The election day drew near. Thomas How, the new Lord Mayor,
opposed him, instead of Maccarrell, who had first come into the field,
and on 27 Oct., French was leading by six votes, out of a total poll,
to that date, of 682. The students of Trinity were enthusiastically
on his side. " Last Wednesday," says the Dublin Gazette of 27 Oct.,
" a dozen Coaches, with Scholars of our University, came to the
Tholsel in full Change, and both spoke and presented to Alderman
Humphry French, our late Lord Mayor, an Address of Thanks for the
many and great services he did this City and Kingdom during his
Mayoralty. Each Scholar had an Orange Coloured Ribbon tied to his
button hole." Finally, his great popularity made success certain.
The result was declared in Piie^s Occurrences for 30 Oct. " The Election
of a Member of Parliament for this City continued till Yesterday in
the Afternoon, when the Rt. Hon. the Lord Mayor, finding his Interest
too weak to oppose the great Number of Freeholders and Freemen
ready to poll for Alderman French, his Lordship gave up the Election
and Alderman Humphrey French was declared duly elected, and carried
to the Parliament House, amidst the Acclamations of many thousands
of People ; All the Bells in this City rung, and the Night concluded with
Bonfires, Illuminations, and such Rejoycings, as were never known
on the like Occasion."

The University of Dublin recognized his merits by conferring on him
the honorary degree of Doctor of Laws at the Spring Commencements,
1734.

Jonathan Swift seems to have regarded him not only with admiration,
but with afiection. Even before the time of his Mayoralty, the Dean
had sounded his praises in private correspondence. As early as 15
June, 1732, Lady Catherine Jones, in a letter to Swift, added the
postscript : — " Your opinion of Mr. French is just, and his due."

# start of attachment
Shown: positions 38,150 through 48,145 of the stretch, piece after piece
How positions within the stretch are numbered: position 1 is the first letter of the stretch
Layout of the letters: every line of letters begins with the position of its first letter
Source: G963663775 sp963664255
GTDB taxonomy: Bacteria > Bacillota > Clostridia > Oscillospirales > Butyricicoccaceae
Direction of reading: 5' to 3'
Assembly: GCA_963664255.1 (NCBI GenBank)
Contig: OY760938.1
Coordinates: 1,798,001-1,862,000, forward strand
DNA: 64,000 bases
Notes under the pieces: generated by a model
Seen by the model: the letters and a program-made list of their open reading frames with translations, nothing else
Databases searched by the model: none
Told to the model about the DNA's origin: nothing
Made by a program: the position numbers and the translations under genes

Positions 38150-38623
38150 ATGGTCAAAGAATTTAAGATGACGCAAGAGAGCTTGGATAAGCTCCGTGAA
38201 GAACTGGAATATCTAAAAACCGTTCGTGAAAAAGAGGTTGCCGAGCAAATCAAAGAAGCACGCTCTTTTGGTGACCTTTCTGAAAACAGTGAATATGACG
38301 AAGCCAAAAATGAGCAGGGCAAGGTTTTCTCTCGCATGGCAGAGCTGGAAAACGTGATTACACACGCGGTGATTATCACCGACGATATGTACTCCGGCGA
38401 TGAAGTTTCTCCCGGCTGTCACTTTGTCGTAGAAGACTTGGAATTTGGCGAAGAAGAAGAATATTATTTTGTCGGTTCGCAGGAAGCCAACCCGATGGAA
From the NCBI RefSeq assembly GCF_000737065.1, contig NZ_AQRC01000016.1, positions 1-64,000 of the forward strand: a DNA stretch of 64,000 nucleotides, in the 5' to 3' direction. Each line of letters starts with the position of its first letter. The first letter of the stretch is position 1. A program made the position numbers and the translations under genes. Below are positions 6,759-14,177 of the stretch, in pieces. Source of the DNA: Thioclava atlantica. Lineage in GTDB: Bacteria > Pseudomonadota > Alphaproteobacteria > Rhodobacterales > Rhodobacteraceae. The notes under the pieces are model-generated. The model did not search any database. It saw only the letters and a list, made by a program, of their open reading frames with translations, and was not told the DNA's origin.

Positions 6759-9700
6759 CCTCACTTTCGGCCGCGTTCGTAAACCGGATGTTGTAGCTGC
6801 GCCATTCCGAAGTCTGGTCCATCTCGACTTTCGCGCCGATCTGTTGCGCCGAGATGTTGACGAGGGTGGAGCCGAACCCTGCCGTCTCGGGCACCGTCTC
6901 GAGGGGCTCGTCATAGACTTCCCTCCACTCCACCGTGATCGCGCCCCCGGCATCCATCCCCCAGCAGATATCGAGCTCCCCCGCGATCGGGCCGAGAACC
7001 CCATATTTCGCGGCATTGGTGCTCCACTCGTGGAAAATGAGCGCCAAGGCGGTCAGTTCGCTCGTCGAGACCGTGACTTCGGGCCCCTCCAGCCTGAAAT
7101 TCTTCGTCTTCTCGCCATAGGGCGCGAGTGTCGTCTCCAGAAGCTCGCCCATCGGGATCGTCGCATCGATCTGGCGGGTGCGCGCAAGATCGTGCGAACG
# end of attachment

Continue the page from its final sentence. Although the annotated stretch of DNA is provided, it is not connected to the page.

One of Swift's most pleasing poems is addressed to Humphrey French.
It is a paraphrase of the 19th Ode of the 4th Book of Horace,
and is a strange contrast to the biting sarcasm in many of the great
Dean's other works.



13

Addressed to Humphry French, Esq., late Lord Mayor of Dublin.-'

Patron of the tuneful throng

O ! Too nice and too severe
Think not that my country song

Shall displease thy honest ear.



Many valiant chiefs of old
Greatly lived and died before

Agamemnon, Grecian bold,

Waged the ten year's famous war.

But their names unsung, unwept.
Unrecorded, lost and gone.

Long in endless night have slept.
And shall now no more be known.



But. O Humphry, great and free.

While my tuneful songs are read.
Old forgetful Time on thee

Dark oblivion ne'er shall spread.

When the deep-cut notes shall fade
On the mouldering Parian stone,

On the brass no more be read
The perishing inscription.



Still thy labour and thy care.

What for DubUn thou hast done.
In full lustre shall appear.

And outshine th' unclouded sun.

Large thy mind, and not untried.

For Hibemia now doth stand.
Through the calm or raging tide.

Safe conducts the ship to land.

Falsely we call the rich man great.

He is only so who knows
His plentiful or small estate,

Wisely to enjoy and use.

He m wealth or poverty.

Fortune's power alike defies ;
And falsehood and dishonesty

More than death abhors and flies :

Flies from death ? No. meets it brave.

When the suffering so severe
May from dreadful bondage save

Clients, friends, or country dear.

This the sovereign man complete :

Hero : patriot ; glorious ; free ;
Rich and wise ; and good and great ;

Generous Humphry, thou art he !

But the end of this useful life was not far ofi. He died 13 Oct.,
1736. Pue's Occurrences for Saturday, 16 Oct. announces :" Wednesday
last died, after three Day's Illness, Humphry French, Esq., Alderman,
and one of the Representatives in Parliament for this City. His Death



14

is universally lamented, being one of the best Magistrates that ever any
City was blest with." He was buried on the 16th. " Satiirday last
the Corps of Humphry French, Esq., was decently Inter'd in St.
Michael's Church, where an Excellent Funeral Sermon was Preached
by the Rev. Dr. Owen." {Pue, 19 Oct.). The Gentleman's Magazine
(which erroneously gives the date of death as the 18th) states that
Alderman French had been chosen M.P. for Dublin " without a Penny
Expence, that City having resolved not to be treated on these
Occasions." The next number of the same magazine, Nov., 1736,
pubHshes the following : —

To the Memory of the laic Alderman FRENCH of IhMin.

O Thou ! Eblana's tutelary chief.
So late her triumph and so soon her grief.
Accept her tears : her sons, by duty led.
That hail'd thee living, now lament thee dead.
Such was the joy, that thro' his native Rome
Acclaim'd Marcellus in his martial bloom :
Such was the sorrow, in its pious turn,
That wail'd liim, snatched to his untimely urn.
Alas : 'tis all the great, the good can have,
A short-liv'd honour, and a lasting grave !

If chaste Astrea, since the golden age
Descended ever to this mortal stage,